We all know that odd phenomenon of inexplicably turning around because you feel someone staring at you. Swiss artist Bruno Jakob’s invisible paintings seem to work with that kind of ethereal communication. He maintains that his paintings, which he’s been making for three decades now, incorporate the energy of thoughts and moods. At times he seems to treat the surface of his canvases as though they were a type of specially sensitive photographic paper capable of capturing the unseen energies transmitted by living creatures (as in this photo of Bruno holding up a canvas to the gaze of his equine collaborator).
Invisible: Art about the Unseen 1957 – 2012
12 June – 5 August 2012
Invisible Art brings together works from the past half century that explore ideas related to the invisible and the hidden. The exhibition includes work by some of the most important artists of our time as well as younger artists who have expanded on their legacy.
From the amusing to the philosophical, there are works you can observe and others you can take part in, such as Jeppe Hein’s Invisible Labyrinth. From Yves Klein’s utopian plans for an ‘architecture of air’ to Robert Barry’s Energy Field (AM 130 KHz) from 1968 – which encourages a heightened awareness of the physical context of the gallery- this exhibition span diverse aesthetic practices and concerns.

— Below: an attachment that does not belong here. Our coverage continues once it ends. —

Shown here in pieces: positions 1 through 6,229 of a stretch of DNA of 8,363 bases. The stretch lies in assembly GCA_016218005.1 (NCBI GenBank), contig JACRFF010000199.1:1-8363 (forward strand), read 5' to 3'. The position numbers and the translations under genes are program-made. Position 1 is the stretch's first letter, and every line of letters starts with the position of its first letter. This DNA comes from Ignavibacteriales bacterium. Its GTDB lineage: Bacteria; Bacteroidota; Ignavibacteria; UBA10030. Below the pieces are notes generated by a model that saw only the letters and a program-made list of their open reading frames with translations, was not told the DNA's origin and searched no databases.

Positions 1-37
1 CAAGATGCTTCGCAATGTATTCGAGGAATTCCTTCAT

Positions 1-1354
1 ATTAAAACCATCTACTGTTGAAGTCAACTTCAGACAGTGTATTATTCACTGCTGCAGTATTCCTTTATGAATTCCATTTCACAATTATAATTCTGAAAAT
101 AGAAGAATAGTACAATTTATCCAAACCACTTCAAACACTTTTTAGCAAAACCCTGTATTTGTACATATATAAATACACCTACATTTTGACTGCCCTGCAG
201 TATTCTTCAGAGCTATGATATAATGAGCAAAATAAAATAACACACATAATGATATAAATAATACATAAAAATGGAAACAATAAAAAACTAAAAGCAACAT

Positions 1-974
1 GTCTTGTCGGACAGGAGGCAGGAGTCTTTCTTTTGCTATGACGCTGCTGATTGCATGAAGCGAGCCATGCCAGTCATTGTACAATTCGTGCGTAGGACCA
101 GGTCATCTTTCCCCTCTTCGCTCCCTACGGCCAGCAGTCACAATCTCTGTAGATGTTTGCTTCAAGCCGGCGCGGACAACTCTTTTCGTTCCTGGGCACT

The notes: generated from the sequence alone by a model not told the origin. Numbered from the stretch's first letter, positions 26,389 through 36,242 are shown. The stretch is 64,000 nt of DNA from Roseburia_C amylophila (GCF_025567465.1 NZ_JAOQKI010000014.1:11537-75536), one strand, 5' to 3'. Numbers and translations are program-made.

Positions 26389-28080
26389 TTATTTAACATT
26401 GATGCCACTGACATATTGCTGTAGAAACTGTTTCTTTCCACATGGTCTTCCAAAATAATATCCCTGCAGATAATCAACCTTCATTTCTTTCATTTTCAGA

Many of the works in Invisible seek to direct our attention towards the unwritten rules and conventions that shape our understanding of art. Other works invoke invisibility to underscore the limits of our perceptual capacities or to emphasize the role of our imagination in responding to works of art. Some use invisibility as a metaphor that relates to the suppression of information or the political disappearance and marginalization of social groups.
Artists in the exhibition include Art & Language, Robert Barry, Chris Burden, James Lee Byars, Maurizio Cattelan, Jay Chung, Song Dong, Tom Friedman, Carsten Höller, Tehching Hsieh, Bruno Jakob, Yves Klein, Lai Chih-Sheng, Glenn Ligon, Teresa Margolles, Gianni Motti, Roman Ondák, Yoko Ono and Andy Warhol.
Invisible Painting/ Energy, 2003
Image courtesy the artist and Galerie Peter Kilchmann, Zurich
Filed under: Invisible